2. As processes have an impact on both the organisation and systems, I prefer to start with mapping the high level processes to organisation/systems (and vice versa). The reason behind this, is that if the organisaiton changes (BOM), or the systems change (application implementations, change requests etc.), then the impact on processes can be identified and the risks mitigated. Therefore I agree with Craig and Chris that you do not have to go to a high level of detail when documenting the as-is. What you do need is an thorough understanding of the as-is (by interviews/workshops) and process/time in motion measurement. It is always difficult to prove ROI/Quantative benefits, so if you measure the as-is and to-be, you can collect data to prove/disprove your assumptions, and ultimately justify your existance.

    After all, in general, the as-is is the problem, so why spend too much time documenting it, when the chances are that you are going to change it!

  3. Thanks for contributing Stephen,

    When I initially read your comment I thought you were referring to using the organisations systems as a basis for the initial analysis, and therefore I reflected on when I have seen high-level systems diagram used as a starting point. In these cases I would feel confident to say that 100% of the time it has led to the wrong analysis being done – because as the systems were built, process compromises were made and compounded so that the systems no longer represented the processes that the organisation needed to support.

    Have you had these experiences?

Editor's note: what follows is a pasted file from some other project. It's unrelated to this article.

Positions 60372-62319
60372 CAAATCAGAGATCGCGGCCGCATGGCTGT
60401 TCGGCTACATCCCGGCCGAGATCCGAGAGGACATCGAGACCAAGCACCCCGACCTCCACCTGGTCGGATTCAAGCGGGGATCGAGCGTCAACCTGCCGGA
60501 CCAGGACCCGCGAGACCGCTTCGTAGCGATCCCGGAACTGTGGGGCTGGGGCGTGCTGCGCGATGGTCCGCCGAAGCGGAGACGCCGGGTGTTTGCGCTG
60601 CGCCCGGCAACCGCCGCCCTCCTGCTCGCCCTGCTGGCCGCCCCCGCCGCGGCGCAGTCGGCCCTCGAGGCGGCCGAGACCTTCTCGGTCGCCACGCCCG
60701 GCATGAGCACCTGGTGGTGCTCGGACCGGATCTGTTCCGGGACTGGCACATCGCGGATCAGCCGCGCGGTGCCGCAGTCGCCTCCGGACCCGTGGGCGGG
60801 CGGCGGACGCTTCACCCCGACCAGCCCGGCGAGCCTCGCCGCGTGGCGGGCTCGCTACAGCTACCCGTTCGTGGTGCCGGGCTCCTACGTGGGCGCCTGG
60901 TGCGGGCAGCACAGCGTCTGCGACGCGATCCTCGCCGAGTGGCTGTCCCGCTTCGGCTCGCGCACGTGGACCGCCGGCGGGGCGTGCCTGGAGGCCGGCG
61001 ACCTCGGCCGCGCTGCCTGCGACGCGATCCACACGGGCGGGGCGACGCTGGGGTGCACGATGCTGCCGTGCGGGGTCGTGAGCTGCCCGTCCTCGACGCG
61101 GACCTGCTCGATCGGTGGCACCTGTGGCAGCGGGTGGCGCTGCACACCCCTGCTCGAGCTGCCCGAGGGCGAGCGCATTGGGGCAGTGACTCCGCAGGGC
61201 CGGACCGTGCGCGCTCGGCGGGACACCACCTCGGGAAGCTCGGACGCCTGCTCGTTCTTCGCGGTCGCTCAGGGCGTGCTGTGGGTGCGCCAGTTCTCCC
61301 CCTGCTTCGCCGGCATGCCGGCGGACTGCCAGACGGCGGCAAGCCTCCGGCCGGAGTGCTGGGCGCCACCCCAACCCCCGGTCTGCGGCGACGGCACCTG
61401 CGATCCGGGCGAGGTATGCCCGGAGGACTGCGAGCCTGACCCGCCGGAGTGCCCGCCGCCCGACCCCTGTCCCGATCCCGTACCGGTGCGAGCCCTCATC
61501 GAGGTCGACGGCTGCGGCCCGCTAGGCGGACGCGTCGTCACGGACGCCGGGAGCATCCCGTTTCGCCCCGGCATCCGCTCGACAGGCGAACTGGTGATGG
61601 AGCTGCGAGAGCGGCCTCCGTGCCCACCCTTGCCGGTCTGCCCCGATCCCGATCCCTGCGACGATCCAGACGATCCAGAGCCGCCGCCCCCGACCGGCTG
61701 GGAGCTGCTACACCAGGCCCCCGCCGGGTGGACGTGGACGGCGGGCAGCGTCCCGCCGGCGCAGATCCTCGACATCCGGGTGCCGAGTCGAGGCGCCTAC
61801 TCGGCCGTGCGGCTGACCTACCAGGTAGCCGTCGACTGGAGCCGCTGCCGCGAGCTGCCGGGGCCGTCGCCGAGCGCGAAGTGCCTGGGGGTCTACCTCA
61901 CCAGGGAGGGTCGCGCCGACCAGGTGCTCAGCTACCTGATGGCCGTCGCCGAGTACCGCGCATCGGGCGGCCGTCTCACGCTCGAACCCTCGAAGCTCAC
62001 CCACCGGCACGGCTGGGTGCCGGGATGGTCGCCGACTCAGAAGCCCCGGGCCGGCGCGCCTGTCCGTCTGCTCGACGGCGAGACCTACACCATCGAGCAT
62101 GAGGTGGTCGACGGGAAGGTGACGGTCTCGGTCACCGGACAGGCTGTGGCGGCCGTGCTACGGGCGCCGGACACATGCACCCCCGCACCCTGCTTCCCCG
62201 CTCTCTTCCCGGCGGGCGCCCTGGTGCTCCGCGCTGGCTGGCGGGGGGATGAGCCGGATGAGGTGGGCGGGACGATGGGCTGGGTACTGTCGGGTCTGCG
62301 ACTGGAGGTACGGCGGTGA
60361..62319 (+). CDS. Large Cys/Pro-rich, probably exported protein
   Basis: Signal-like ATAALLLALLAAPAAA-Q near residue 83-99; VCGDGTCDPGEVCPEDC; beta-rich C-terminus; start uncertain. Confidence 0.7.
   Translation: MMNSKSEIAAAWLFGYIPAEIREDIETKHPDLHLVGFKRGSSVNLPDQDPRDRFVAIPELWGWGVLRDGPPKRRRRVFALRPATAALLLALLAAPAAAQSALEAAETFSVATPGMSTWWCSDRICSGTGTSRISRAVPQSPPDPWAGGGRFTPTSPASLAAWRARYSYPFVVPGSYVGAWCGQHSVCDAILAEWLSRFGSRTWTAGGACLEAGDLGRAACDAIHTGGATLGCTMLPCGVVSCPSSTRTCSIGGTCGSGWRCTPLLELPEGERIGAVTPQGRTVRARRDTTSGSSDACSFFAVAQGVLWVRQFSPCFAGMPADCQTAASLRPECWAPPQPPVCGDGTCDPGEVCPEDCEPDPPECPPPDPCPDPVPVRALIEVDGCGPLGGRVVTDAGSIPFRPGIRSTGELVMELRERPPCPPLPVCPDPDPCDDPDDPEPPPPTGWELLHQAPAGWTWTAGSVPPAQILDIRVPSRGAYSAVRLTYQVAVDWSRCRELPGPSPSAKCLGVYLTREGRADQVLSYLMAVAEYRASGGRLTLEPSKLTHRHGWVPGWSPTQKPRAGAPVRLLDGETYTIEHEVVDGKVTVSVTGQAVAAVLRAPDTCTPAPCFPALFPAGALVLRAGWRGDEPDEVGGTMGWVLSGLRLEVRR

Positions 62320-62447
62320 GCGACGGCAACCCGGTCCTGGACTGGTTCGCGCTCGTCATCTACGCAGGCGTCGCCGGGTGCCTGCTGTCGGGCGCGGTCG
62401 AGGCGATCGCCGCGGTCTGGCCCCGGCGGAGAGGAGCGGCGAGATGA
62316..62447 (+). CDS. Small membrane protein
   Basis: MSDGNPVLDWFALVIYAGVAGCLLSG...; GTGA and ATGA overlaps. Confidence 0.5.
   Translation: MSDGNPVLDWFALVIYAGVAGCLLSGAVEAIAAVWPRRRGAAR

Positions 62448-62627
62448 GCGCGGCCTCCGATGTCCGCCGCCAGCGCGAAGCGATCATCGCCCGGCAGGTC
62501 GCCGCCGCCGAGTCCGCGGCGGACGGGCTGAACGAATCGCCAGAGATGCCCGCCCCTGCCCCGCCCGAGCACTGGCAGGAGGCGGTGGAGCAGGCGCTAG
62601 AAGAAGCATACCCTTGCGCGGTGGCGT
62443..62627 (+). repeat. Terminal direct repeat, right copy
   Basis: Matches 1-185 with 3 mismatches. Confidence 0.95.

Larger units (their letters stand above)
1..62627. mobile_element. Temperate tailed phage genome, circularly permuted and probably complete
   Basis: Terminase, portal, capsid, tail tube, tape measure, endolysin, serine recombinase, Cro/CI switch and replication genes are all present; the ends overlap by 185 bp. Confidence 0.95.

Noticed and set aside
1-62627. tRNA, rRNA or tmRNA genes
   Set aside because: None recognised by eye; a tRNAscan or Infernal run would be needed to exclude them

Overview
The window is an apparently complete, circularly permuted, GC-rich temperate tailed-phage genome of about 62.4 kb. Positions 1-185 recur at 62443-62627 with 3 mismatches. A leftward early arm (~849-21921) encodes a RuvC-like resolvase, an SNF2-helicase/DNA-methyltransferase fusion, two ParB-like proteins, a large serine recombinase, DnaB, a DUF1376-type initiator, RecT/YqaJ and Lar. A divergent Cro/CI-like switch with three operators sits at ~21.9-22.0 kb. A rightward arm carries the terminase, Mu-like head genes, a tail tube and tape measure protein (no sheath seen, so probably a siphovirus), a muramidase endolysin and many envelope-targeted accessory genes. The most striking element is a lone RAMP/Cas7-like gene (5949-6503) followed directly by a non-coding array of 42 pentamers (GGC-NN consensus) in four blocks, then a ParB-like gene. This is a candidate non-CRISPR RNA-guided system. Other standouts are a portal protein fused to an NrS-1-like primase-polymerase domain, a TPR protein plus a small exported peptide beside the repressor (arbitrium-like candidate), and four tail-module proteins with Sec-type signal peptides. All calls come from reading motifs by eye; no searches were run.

I would think that a “thorough understanding of the as-is … (including) time in motion” is a high-level of detail for as-is analysis, where would you draw the line to simplify what is being done on the as-is?


  4. Thanks for the great comment Chris,

    Are you able to provide an example of the Business Domain model? How does it compare to a standard strategic analysis?


  5. HLB from IQL says:

    Interesting question Craig.

    In my experience, you can only get a rich understanding of how best to innovate effectively from AS-IS analysis that comprises of customer-perspective performance data as well as activity steps.

    TO-BE analysis leaves a lot of room for conjecture and inaccurate assumptions to throw the process off track.

  6. Chris Barrett says:


    The Domain Model isn’t significantly different than several other types of box-and-line diagrams; You may already be familiar with Conceptual Data Models from the ER world, Concept Maps from systems thinking or the Fact Model from business rules approach. The subtle difference is that you identify, and define the concepts (nouns) important to the business and the relationships (verbs) between them. This forces a common understanding among the participants, and flushes out undeclared / implicit assumptions.

    It is equally important that the domain model be independent of implementation…a good domain model captures the essence of the business, and therefore is equally applicable to the AS-IS and TO-BE perspectives.

    Failure to have a common understanding of the concepts of the business, and declaring assumptions, is at the very heart of bad process design and application systems requirements.